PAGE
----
Our model is agnostic on whether animals consciously choose sleep or not. Our formulation neither requires nor excludes that possibility. We treat the circadian utility described above as a given; animals are endowed with this as part of their genetic heritage. Forward-looking behavior can occur even if the animal has no concept of the future and does no explicit planning. All that is required is that it be aware of its environment and be able to infer the opportunity cost of sleep, which will consist primarily of the likely reward to searching for food and avoiding predation.

The circadian cycle is given by the following simple function: (5) where q is the number of periods in a day.

Foraging productivity depends on the stock of sleep coming into the period, Ht−1 (which was determined last period) and the environmental state, zt. Circadian utility, however, depends on this stock now, which is its past value plus the increment upward or downward due to waking or sleeping today. Finally, there is a fixed utility cost of λ for transitioning from waking to sleeping and back again. This is illustrated in the equation below, where we have substituted Eq (4) into the circadian utility function. Hence, the subject comes into the period knowing Ht−1 and At−1, chooses At, and Ht evolves given this choice. We model the animal as solving the following:

We assume that the portion of foraging production related to the environment follows a stochastic autoregressive process, (6) where ρ is the measure of autoregressive reversion to the mean measured in per hour terms and εt are independent and identically distributed random variables with mean zero and variance one.

The choice of At is a binary one; there is no marginal condition. Instead, the agent chooses the value of At which generates the greatest utility given current values for Ht, yt and zt.

Elephant behavior

We now illustrate this model with an application to elephants. [12] monitored the sleep behavior of two African Elephant matriarchs for 35 days using an activity data logger implanted subcutaneously in their trunks. Matriarch 1 averaged 2.3 hours of sleep per day, while Matriarch 2 slept an average of 1.8 hours. The standard deviations of sleep time were 1.3 and 1.0 hours. Both were polyphasic sleepers; Matriarch 1 sleeping an average of four spells per day and Matriarch 2 sleeping for five spells. Both had one main sleep episode averaging 1.3 and 0.8 hours, respectively. A number of shorter sleep episodes occurred usually before the main episode.

[13] observed the sleep patterns of two groups of captive female Asian Elephants; one group at a zoo and the other at a circus. A total of 294 elephant-nights of sleep were observed over both groups. Sleep was determined by examining videotape. Zoo elephants slept an average of 6.28 hours per night with a standard deviation of 0.21. Circus elephants slept 3.52 hours per night with a standard deviation of 0.17. They also found polyphasic sleep noting, “In all animals the hourly amount of sleep gradually increased during the course of the night, reaching a maximum between approximately 0100 and 0400 hours. The largest amounts of sleep invariably occurred after midnight.”

We note that wild elephants slept only a third as many hours as captive elephants, and that the variability of time slept was five times as large. We hypothesize that wild elephants not only have higher opportunity costs of sleep time, but that the cost is also much more variable over time. Since the primary opportunity costs are likely time spent foraging for food and avoiding danger, it makes sense that these costs are both higher and more variable for elephants in the wild.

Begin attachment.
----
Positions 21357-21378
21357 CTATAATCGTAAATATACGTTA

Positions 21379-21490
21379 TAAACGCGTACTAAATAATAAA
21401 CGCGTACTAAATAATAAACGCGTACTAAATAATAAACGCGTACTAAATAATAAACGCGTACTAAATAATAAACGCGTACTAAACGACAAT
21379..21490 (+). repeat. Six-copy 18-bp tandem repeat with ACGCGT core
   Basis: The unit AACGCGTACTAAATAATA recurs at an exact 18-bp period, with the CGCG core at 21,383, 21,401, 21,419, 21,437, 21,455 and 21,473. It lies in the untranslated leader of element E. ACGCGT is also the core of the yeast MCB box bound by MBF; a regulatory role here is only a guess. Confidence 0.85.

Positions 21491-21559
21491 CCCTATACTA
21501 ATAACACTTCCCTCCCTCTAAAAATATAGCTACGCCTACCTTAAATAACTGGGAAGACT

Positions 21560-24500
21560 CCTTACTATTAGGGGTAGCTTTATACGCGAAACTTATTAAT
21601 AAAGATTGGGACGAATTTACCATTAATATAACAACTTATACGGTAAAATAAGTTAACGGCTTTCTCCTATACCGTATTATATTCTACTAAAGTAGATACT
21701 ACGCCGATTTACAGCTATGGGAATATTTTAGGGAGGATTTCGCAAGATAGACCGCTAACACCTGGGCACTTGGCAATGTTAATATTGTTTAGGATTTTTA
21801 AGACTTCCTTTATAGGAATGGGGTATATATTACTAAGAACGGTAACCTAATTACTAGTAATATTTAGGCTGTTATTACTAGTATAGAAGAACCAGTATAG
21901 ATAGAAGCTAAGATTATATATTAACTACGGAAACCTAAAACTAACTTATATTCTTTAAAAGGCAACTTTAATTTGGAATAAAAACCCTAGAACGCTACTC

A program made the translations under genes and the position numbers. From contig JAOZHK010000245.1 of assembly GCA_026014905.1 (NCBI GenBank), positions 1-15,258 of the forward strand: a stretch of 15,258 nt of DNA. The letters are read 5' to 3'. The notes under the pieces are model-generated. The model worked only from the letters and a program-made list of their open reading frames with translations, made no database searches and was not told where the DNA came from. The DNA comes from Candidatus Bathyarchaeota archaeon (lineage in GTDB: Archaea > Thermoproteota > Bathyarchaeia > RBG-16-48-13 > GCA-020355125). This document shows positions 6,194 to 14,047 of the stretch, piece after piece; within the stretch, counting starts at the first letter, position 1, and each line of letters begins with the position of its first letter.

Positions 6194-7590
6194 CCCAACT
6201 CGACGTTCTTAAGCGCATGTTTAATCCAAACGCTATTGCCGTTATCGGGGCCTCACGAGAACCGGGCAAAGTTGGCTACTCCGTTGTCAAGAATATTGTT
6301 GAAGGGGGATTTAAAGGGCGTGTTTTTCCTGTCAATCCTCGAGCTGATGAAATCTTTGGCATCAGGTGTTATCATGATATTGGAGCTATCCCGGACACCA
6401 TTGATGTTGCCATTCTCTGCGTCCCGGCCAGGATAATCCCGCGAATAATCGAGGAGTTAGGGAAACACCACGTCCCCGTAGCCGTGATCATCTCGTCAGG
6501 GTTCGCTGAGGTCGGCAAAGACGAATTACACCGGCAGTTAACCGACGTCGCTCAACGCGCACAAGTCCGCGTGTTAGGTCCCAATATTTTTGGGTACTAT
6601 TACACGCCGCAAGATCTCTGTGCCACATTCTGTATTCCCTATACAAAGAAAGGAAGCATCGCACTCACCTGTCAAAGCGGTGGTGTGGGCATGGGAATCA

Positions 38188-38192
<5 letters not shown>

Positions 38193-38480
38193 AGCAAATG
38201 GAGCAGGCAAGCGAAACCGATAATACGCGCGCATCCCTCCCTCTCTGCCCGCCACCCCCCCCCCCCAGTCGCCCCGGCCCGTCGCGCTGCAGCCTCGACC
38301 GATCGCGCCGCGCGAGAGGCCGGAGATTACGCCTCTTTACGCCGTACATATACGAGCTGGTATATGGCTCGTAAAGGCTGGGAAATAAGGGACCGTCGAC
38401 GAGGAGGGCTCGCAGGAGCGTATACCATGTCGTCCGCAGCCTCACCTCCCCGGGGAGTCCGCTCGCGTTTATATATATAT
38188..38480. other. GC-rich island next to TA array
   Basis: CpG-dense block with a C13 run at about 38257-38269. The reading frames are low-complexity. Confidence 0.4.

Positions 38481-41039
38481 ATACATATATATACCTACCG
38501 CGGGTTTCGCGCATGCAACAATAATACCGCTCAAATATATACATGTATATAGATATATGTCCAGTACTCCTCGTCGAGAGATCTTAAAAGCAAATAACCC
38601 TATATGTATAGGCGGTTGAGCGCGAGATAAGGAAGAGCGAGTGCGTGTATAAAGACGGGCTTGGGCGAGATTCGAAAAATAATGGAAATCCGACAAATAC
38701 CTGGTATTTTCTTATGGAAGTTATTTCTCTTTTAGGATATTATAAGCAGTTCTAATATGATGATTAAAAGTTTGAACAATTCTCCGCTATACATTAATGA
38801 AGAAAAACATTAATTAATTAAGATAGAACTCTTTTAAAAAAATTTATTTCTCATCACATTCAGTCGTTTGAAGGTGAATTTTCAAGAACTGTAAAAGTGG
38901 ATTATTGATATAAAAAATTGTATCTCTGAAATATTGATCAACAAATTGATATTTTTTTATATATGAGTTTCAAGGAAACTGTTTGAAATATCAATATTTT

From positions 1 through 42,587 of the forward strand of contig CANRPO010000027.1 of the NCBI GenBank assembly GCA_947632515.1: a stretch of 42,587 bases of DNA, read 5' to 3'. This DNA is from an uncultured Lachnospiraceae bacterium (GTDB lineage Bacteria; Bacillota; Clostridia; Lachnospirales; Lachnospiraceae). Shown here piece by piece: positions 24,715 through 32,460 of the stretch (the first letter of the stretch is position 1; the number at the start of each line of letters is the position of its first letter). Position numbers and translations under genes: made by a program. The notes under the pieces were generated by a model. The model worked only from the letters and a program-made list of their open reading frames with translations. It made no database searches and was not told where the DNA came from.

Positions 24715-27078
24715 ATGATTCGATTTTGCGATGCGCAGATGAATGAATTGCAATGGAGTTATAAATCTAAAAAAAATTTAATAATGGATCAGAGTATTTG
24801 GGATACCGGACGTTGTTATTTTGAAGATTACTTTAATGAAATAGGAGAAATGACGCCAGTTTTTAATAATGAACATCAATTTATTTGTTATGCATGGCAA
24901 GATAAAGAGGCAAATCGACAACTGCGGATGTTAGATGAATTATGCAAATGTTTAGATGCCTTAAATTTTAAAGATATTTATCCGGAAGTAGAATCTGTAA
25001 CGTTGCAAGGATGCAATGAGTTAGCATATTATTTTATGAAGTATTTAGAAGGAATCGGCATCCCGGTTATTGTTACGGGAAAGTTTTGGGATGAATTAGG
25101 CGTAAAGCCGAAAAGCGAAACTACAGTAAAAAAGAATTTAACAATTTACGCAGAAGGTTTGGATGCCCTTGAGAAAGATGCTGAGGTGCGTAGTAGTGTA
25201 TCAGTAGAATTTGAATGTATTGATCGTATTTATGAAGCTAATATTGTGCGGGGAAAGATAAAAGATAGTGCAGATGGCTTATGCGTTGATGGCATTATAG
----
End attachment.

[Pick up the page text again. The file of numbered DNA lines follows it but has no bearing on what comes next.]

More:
We attempt to match the sleep patterns of wild and captive zoo elephants using our model. The model has a large number of parameters. Some of these are free parameters and can be chosen only by fitting model behavior to observed data. However, many of these are not free and can be assigned values outside of a data-fitting exercise. Table 1 lists the model parameters.

We calibrate our model as follows: q is the number of model periods per day and is set to 144, giving periods of 10 minutes in length. κ is the curvature of the penalty for the homeostatic process deviating from the circadian cycle. We set this equal to 2.0, which imposes a simple quadratic penalty. η is the curvature of foraging production in response to sleep. We assume that there is no diminishing marginal product of sleep and set this value to 1.0. γ is the curvature of the non-sleep utility function. In line with values typically used in the economics literature, we set this to 0.8. ρ is the autoregressive coefficient for the environmental state, zt. We set this to 0.9 per hour which generates a large amount of persistence over time. All these values are held fixed across both species and wild versus captive animals.

Some other parameter values are constant across our simulations, but are harder to pin down. In these cases we conduct sensitivity analysis to see how our results depend on these choices. νW and νS are the decay half-lives associated with the homeostatic process while awake and asleep. We set these both to 8.0 hours. μW and μS are the asymptotic bounds for the homeostatic process when waking and asleep. Parameter values in utility and production functions allow us to normalize one of these bounds. The other is a free parameter. For elephants, which sleep little, we normalize μW to 1.0 and leave μS free. Sloths sleep much more and in that case we normalize μS to 1.0. λ is the cost of switching from awake to sleeping or sleeping to awake. If this value is too high, subjects would remain always awake or asleep. If it is too low, they will engage in bouts of micro sleep; awake one moment, asleep the next, then awake again. We set this value to 0.2, which generates a realistic pattern of polyphasic sleep for both species. χ is the relative weight of sleep utility to that of foraging utility. We set this to 10.0.